Our Sentiment about Text Analytics and Social Media

Submitted by Jeff Catlin on Mon, 2010-03-22 04:00

At Lexalytics, we try to follow the news in all of the industries that affect and are affected by text analytics, chief among them is social media monitoring. An interesting bit of news came out last week from Radian6; they reported that last year was their first profitable year. This is bigger news than one might think because there are soooooo many players in the social media monitoring space that I have always worried that none of them could garner enough market share to become viable money-making companies. It says something about how they run their business in that they've reached this milestone, but it also says something about the space in general. Social Media and all the things it's used for: - Brand Awareness - Disaster discovery - Advertising & customer engagement have quickly jumped the fence from novelties to mainstream features that almost all large companies worry about (and some mid-sized ones as well). Not only are companies like Radian6 prospering, but established players like Facebook are growing their traffic numbers to the point that they are seeing more page views than Google. The users are forcing companies to listen to them, and the smart companies are engaging monitoring companies like Radian6, ScoutLabs and others to listen to the customers. Some may wonder why this transformation has happened so quickly (I'd say in less than 2 years), and the answer is that pretty much everybody wins, so why wouldn't Social Media become a defacto part of life for consumers and businesses? The consumers get more of a say, so they're happy, and the companies that choose to listen have a direct connection to their customers thereby a means to interact and hopefully increase sales and revenue.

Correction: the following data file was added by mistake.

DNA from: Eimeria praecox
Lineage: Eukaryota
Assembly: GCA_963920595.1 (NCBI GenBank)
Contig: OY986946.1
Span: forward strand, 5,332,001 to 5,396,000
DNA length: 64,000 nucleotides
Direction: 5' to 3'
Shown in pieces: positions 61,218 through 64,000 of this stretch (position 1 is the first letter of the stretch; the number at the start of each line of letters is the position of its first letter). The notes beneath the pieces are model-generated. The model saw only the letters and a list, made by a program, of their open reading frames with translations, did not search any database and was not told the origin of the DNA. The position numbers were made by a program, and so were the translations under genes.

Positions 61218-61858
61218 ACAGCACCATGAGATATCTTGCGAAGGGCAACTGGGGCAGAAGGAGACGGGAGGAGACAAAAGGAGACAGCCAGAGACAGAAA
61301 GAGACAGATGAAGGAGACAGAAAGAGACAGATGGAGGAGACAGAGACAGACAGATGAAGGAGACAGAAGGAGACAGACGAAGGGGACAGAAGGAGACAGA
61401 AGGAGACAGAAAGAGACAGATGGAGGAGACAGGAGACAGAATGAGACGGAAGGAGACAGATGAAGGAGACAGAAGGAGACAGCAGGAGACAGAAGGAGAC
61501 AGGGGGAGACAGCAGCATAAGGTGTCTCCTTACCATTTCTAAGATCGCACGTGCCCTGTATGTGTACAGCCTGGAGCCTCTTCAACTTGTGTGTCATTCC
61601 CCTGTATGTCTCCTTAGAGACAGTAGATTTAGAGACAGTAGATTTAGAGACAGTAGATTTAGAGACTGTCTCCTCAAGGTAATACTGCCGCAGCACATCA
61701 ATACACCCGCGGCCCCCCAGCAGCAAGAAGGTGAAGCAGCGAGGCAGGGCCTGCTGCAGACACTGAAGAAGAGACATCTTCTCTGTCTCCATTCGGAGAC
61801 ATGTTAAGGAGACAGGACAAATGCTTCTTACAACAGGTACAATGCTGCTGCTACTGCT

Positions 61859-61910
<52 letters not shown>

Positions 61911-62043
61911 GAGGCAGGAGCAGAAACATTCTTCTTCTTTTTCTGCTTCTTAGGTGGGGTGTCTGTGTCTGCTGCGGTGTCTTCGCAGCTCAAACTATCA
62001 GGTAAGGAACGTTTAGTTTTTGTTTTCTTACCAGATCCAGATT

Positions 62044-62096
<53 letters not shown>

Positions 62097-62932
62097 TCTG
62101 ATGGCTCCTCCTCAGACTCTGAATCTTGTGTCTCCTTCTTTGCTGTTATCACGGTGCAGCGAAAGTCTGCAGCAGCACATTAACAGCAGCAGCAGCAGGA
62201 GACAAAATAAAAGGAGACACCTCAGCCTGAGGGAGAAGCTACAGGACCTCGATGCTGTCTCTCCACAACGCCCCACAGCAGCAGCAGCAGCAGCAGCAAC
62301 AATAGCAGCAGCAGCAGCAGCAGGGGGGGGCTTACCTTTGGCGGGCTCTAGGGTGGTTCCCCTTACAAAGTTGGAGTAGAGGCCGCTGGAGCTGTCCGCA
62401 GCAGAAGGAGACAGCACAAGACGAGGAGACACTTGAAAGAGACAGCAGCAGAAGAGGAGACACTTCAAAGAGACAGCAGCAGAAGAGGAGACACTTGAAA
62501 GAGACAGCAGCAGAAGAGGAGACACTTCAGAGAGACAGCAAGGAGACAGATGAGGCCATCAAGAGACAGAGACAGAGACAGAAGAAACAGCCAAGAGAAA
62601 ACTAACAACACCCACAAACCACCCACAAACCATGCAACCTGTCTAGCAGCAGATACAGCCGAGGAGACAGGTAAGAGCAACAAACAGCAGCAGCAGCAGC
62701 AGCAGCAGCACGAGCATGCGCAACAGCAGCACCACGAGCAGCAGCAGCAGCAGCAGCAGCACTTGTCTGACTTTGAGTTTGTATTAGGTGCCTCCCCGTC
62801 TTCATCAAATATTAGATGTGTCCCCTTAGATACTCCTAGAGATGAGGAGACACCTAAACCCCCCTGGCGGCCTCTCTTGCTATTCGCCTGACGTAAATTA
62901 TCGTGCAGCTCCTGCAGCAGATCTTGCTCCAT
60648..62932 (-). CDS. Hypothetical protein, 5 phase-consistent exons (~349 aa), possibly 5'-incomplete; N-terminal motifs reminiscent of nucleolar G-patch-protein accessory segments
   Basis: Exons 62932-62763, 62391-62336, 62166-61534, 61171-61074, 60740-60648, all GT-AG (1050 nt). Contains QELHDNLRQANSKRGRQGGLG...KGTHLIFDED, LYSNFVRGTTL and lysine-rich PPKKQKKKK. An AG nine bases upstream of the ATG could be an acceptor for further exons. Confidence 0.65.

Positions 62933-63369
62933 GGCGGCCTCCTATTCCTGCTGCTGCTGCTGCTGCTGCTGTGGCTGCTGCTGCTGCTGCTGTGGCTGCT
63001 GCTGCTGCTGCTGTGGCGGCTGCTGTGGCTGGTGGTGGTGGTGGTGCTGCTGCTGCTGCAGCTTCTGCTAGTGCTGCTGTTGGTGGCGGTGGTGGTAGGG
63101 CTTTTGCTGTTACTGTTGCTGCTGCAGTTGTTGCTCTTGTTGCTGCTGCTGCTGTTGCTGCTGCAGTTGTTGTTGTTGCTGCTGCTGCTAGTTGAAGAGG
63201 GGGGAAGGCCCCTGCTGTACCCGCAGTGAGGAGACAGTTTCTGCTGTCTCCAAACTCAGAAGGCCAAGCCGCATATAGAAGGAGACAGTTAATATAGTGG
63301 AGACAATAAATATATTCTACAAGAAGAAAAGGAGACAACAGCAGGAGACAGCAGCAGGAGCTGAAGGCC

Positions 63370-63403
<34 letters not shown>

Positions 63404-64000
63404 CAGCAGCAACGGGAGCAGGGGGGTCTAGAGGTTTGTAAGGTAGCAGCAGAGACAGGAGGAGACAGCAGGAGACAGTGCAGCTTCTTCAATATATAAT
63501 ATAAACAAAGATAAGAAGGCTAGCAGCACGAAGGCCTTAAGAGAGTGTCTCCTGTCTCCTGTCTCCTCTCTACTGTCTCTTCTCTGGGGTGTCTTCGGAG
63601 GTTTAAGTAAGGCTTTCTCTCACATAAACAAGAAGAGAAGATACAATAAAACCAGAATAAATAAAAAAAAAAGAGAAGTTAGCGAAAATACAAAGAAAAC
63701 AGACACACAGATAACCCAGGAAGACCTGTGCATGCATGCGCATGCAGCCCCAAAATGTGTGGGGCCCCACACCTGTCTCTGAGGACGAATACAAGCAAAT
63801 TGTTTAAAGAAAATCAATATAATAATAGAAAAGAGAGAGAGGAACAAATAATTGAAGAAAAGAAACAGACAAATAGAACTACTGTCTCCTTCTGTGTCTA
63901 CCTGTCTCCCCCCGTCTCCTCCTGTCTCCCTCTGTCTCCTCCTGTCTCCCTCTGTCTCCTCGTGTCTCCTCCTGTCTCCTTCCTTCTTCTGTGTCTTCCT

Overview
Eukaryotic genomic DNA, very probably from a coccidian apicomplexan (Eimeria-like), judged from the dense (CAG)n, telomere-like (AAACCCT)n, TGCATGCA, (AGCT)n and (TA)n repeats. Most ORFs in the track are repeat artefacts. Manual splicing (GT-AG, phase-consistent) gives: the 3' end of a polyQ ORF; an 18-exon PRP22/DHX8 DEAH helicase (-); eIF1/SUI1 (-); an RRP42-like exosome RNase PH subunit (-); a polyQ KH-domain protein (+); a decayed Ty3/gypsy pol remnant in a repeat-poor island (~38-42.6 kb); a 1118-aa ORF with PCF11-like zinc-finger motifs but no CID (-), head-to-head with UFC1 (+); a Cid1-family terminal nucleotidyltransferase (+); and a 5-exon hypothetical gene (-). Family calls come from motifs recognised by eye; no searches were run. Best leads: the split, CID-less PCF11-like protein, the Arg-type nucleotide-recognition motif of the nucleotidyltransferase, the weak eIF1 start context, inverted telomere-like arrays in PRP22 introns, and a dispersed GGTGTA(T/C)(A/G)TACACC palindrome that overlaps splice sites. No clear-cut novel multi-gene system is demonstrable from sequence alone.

Submitted by Jeff Catlin on Mon, 2010-03-15 04:00